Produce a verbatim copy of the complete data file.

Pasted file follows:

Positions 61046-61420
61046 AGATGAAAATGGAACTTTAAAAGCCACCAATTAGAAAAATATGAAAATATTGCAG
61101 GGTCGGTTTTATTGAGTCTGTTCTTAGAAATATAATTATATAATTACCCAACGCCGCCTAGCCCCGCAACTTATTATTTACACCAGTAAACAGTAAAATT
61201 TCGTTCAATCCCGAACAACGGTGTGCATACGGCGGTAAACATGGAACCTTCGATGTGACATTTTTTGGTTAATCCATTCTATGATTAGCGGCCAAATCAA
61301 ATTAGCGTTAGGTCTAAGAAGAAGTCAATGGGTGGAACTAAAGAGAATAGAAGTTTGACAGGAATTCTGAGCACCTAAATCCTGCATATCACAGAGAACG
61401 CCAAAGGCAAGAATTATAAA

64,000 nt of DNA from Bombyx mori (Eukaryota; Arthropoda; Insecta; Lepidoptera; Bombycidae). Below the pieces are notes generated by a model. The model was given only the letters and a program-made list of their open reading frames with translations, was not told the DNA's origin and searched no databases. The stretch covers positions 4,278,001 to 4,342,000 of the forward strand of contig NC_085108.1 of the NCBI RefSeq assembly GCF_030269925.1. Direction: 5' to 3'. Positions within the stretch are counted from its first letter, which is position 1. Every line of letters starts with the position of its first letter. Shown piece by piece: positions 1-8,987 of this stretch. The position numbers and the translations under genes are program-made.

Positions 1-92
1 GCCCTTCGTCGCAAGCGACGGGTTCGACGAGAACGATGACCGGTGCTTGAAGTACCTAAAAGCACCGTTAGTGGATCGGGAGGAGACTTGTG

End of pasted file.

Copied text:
Positions 61046-61420
61046 AGATGAAAATGGAACTTTAAAAGCCACCAATTAGAAAAATATGAAAATATTGCAG
61101 GGTCGGTTTTATTGAGTCTGTTCTTAGAAATATAATTATATAATTACCCAACGCCGCCTAGCCCCGCAACTTATTATTTACACCAGTAAACAGTAAAATT
61201 TCGTTCAATCCCGAACAACGGTGTGCATACGGCGGTAAACATGGAACCTTCGATGTGACATTTTTTGGTTAATCCATTCTATGATTAGCGGCCAAATCAA
61301 ATTAGCGTTAGGTCTAAGAAGAAGTCAATGGGTGGAACTAAAGAGAATAGAAGTTTGACAGGAATTCTGAGCACCTAAATCCTGCATATCACAGAGAACG
61401 CCAAAGGCAAGAATTATAAA

64,000 nt of DNA from Bombyx mori (Eukaryota; Arthropoda; Insecta; Lepidoptera; Bombycidae). Below the pieces are notes generated by a model. The model was given only the letters and a program-made list of their open reading frames with translations, was not told the DNA's origin and searched no databases. The stretch covers positions 4,278,001 to 4,342,000 of the forward strand of contig NC_085108.1 of the NCBI RefSeq assembly GCF_030269925.1. Direction: 5' to 3'. Positions within the stretch are counted from its first letter, which is position 1. Every line of letters starts with the position of its first letter. Shown piece by piece: positions 1-8,987 of this stretch. The position numbers and the translations under genes are program-made.

Positions 1-92
1 GCCCTTCGTCGCAAGCGACGGGTTCGACGAGAACGATGACCGGTGCTTGAAGTACCTAAAAGCACCGTTAGTGGATCGGGAGGAGACTTGTG